https://geneticliteracyproject.org/2018/08/01/prominent-anti-gmo-and-organic-businesses-partnered-with-russia-to-smear-american-agriculture/
        https://geneticliteracyproject.org/glp-facts/iarc-international-agency-research-cancer-glyphosate-determination-world-consensus/

        • richard

          … the organic food trade has grown to over a hundred billion USD and is well on its way to causing even greater apoplectic behaviour in those who still believe the consumer is an inconvenient impediment to “science”

        • Denise

          I have bad news for you. I know how much you guys want to keep the pesticide treadmill going but we can’t continue this way. In case you haven’t noticed our insect population is endangered to the point one could say we’re having an” Insect Apocalypse”. No bees ,no pollination, no crops, no birds, no potable water, no people.
          We can’t keep poisoning the soil and destroying plant diversity. Our oceans are becoming more acidic and suffering from agricultural and other industrial chemical runoff.
          If we were continue down this toxic path, we’re the next endangered species. i hope we’re smarter than that.
          Genetic Literacy is a corporate industry website. Everybody knows that and doesn’t trust a thing they publish.

  • patzagame

    “And it’s also possible that when people were answering the survey some high-profile agricultural controversies such as news of glyphosate residues in grain (albeit almost always at safe levels), Monsanto court cases involving Roundup, the banning of neonicotinoids in Ontario and published videos showing poor animal treatment might have crept into the public psyche.”…O no,God forbid that should influence the uneducated public!

    • Rob Bright

      Lol! Exactly! Nothing says ‘trust me’ like cancer causing herbicides in our food, insect destroying neonics (to the point that many people (quite realistically) believe there is a mass insect die off happening right under our noses,) and animal abuse now being condoned in even the Organic Food sector.

      Sure, we believe you guys have everything in control! Nothing to see here, folks! Move along now! (Give me a break…)

      • You took the words right out of my mouth.

  • Solar Surfing

    The core problem is the culmination of 30 years of organic foods cartel disinformation which has largely gone unchallenged, and the addition of the Russian anti-GMO troll army that has copied the fairly successful tactics of the organic thugs. Not even the cash bribe of organic woo profits to the IARC for that low level cancer risk claim about glyphosate has been challenged in mainstream media. This has to change. I’m not sure what Canada is doing about labeling but Obama’s 2016 GMO Disclosure law will be in full effect in 2019, the GE labels and QR codes will become ubiquitous and stop some of the bitching. Most consumers still have no idea of the existence of that law. It will help to remind them that GMO is never an actual ingredient, it is a breeding method. We have never eaten a bowl of seed selection, a grafting salad or a hybridization soup and we will never eat GMO seeds that grow plain old food.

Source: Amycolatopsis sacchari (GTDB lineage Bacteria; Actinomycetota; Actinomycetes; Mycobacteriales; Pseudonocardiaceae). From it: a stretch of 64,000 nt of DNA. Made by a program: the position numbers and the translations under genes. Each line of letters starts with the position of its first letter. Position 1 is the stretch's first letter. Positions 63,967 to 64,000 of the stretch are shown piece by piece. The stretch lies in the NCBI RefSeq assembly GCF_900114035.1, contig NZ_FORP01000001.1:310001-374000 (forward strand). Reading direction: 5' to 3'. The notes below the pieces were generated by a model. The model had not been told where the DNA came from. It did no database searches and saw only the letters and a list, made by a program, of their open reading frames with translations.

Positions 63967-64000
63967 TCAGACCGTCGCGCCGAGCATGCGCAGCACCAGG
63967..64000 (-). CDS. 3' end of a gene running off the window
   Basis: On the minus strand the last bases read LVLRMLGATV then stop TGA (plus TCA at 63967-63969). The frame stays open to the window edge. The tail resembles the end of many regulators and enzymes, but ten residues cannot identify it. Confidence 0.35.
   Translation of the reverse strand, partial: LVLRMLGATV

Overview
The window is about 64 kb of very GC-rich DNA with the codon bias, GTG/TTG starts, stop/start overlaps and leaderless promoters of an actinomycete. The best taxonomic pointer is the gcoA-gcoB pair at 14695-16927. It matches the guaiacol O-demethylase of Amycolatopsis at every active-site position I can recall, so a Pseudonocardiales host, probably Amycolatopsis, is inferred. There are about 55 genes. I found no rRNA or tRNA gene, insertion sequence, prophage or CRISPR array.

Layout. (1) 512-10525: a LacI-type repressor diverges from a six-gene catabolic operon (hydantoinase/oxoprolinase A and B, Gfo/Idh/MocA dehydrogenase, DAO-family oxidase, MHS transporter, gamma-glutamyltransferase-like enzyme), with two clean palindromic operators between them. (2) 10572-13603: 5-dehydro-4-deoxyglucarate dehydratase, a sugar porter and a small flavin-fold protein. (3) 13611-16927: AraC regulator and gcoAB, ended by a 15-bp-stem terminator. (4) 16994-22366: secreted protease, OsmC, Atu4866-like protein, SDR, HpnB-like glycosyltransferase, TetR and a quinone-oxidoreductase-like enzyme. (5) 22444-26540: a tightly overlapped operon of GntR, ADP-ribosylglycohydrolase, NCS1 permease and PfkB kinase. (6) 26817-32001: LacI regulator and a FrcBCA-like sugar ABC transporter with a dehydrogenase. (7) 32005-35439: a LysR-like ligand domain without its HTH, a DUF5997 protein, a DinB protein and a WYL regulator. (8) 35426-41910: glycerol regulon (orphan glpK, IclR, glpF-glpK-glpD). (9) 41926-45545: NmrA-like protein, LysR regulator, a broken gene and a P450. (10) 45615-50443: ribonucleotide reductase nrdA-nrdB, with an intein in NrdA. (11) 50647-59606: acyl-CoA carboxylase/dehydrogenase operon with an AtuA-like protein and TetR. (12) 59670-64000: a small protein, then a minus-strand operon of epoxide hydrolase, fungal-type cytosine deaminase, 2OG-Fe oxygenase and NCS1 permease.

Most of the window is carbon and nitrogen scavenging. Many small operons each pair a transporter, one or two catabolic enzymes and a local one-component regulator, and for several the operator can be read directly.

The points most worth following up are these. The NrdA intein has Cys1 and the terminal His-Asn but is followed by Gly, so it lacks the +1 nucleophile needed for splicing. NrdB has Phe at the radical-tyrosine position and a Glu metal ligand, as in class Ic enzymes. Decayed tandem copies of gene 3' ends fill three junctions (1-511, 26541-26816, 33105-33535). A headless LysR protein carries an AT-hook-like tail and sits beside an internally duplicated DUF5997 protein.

• richard

      Nutritional information is not an ingredient either but its on every label…. Glyphosate labelling next….. truth in labelling… its a Russian thing.

      • Solar Surfing

        My above comment stands unchallenged. Fear mongering mandatory labels will not be tolerated. GE will not be listed as an ingredient, not will seed selection, grafting or hybridization. Glyphosate has always been monitored by the EPA and FDA to assure the very safe max levels of 1.3 ppm which includes a 100X or more margin of error on the safe side. Glyphosate labeling is never, just as e-coli, mercury, lead or PCBs labeling is never going to be on labels. They are routinely monitored, an advantage of living in the US. Safety is intrinsically a part of FDA and USDA approval of products and GMO seed.

        • richard

          … …. and labels are tolerated, indeed encouraged by consumers….. Which speaks to the massive growth of identity preserved high quality food products…. a hundred billion dollar global trade.

    • Rob Bright

      Let’s see now… GMO = genetically modified organism. That is a noun. Therefore it is an ingredient.

      GE = genetic engineering — that is a verb. Therefore it may be considered a plant breeding method.

      So GE is the method, and GMO is the ingredient produced by the breeding method.

      • richard

        Yeah, glyphosate is an ingredient as well, found largely in food products manufactured with ingredients derived from the genius of genetic modification and dessication…. What a way to debase food…..desecration through desiccation. Its a Russian thing…

  • Denise

    If Gerry Ritz ,former agriculture minister, thought he was standing tall for farmers, with his snide comments about urbanites, he really doesn’t get it, does he?
    Creating a divide between consumers and farmers is very damaging.
    This is not a ” You are either with us or agin’ us” debate.
    This is our food and our environment which we are all concerned about and have every right to voice our concerns about.
    The lady with the plant on the balcony can be more informed on these issues than our representatives in government who are being lobbyed, by corporations, on the daily basis.
    Farmers are consumers, too. They bought into the belief that GMOs, glyphosates and neonics would not harm people, beneficial insect, birds, plant life and waterways. They would not want to use a product that could damage the productivity of their soil. They were conned.
    As for the factory farming, animals are abused, on a daily basis ,by depriving them of their most basic needs, sunshine and contact with the earth. They are not healthy and suffer.

    • Solar Surfing

      No unbiased non-activist peer reviewed citations that “GMOs, glyphosate and neonics harm people? Never happened.
      Compare the troll infection here to the ENTIRE WORLD saying GMOs and glyphosate are safe and useful. The WHO, UN and EFSA says GMOs and glyphosate are safe. All 284 global health and safety agencies agree. Yes, this is the mother of all GMO safety citations: http://www.siquierotransgenicos.cl/2015/06/13/more-than-240-organizations-and-scientific-institutions-support-the-safety-of-gm-crops/
      This crushes Ted like an ant under the tread of a battle tank. Not even 100 billion of Ted’s self upvotes can change this global consensus.

      • richard

        The hundred billion dollars of industry propaganda over thirty years certainly hasn’t generated anything but the antipathy of millions of educated consumers (see the above article)….So much for the global consensus of willful ignorance.

explore

Stories from our other publications